Final Study Notes - Passage One"Another time I approached...

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"Another time I approached Ajita Kesakambalin and, on arrival, exchanged courteous greetings with him. After an exchange of friendly greetings and courtesies, I sat to one side. As I was sitting there I asked him: 'Venerable Ajita, there are these common craftsmen. .. They live off the fruits of their crafts, visible in the here and now. .. Is it possible, venerable sir, to point out a similar fruit of the contemplative life, visible in the here and now?' "When this was said, Ajita Kesakambalin said to me, 'Great king, there is nothing given, nothing offered, nothing sacrificed. There is no fruit or result of good or bad actions. There is no this world, no next world, no mother, no father, no spontaneously reborn beings; no priests or contemplatives who, faring rightly and practicing rightly, proclaim this world and the next after having directly known and realized it for themselves. A person is a composite of four primary elements. At death, the earth (in the body) returns to and merges with the (external) earth- substance. The fire returns to and merges with the external fire-substance. The liquid returns to and merges with the external liquid-substance. The wind returns to and merges with the external wind-substance. The sense-faculties scatter into space. Four men, with the bier as the fifth, carry the corpse. Its eulogies are sounded only as far as the charnel ground. The bones turn pigeon-colored. The offerings end in ashes. Generosity is taught by idiots. The words of those who speak of existence after death are false, empty chatter. With the break-up of the body, the wise and the foolish alike are annihilated, destroyed. They do not exist after death.' This passage is from the Samaññaphala Sutta or The Fruits of the Contemplative Life (subtitle: "Annihilation") - King of Maghada as he converses with the Buddha - ascetic Anjita Kesakambali is a materialist , believing that there is only matter in the universe - focus is on the centrality of this life and the pursuit of pleasures of this world; no consequences or punishment - materialists deny any kind of self other than one which could be directly perceived , and held that this was annihilated at death - deny the idea of rebirth , karma and niyati (predestination) - the Buddha uses this and other views to explain why the contemplative life , one that mimics the Buddha’s path to enlightenment is ultimately the best as it doesn’t indulge purely in pleasures nor does it negate everything - the king ultimately takes refuge in the Three Gems - masterpiece of the Pali canon - portrait of the Buddhist path of training and its stages - Buddhist view in contrast to the teachings of rival philosophical teachers during this early Buddhist history (such as the Materialists and the Skeptics - two small groups of Sramanas ) - the Buddha said the Materialists view was ' annihilationism ', the extreme opposite to most other views of the day, which maintained that what survives death is some eternal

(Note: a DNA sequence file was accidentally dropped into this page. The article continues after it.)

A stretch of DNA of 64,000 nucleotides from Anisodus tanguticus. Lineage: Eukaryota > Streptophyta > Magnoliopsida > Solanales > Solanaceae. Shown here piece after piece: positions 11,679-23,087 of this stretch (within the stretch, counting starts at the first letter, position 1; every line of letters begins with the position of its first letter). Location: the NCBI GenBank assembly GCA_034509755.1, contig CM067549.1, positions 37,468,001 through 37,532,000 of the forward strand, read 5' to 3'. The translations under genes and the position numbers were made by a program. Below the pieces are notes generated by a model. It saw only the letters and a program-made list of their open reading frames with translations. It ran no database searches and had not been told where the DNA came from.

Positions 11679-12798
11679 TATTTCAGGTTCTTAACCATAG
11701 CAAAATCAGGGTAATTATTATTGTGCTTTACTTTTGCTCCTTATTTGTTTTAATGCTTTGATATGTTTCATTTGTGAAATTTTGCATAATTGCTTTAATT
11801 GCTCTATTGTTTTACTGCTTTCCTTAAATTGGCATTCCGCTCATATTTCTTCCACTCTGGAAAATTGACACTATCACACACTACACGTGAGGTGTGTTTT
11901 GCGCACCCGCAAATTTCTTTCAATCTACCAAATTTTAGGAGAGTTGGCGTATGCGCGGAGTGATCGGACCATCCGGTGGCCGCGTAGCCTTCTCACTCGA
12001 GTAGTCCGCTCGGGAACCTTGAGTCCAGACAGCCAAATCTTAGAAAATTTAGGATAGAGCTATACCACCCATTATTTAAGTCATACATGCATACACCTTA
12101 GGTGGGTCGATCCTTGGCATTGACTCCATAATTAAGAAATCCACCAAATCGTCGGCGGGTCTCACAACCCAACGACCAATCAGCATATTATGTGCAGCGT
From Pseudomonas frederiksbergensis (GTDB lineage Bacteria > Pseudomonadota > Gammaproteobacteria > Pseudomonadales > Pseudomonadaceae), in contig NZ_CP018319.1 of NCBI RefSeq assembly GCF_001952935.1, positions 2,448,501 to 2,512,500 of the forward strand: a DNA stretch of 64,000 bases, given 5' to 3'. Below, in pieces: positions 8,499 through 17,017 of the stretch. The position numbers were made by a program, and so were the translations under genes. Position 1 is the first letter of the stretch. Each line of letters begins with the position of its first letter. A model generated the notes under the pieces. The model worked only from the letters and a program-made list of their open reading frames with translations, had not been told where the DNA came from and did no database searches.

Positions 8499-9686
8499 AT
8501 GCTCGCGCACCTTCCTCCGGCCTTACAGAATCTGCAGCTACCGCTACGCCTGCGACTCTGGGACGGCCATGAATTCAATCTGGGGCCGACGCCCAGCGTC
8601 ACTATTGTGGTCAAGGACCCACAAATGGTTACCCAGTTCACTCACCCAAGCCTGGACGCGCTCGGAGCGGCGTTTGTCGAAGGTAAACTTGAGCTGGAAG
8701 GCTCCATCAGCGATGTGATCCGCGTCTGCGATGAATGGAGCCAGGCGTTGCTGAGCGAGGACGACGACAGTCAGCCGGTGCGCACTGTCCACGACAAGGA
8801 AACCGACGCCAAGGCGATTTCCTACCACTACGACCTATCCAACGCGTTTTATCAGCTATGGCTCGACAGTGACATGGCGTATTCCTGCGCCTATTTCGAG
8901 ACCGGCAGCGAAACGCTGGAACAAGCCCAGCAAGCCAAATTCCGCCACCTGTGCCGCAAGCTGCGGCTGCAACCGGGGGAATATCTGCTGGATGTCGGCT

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This note was uploaded on 11/18/2011 for the course RLG 206Y1 taught by Professor Professorb.wood during the Fall '10 term at University of Toronto.

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Final Study Notes - Passage One"Another time I approached...

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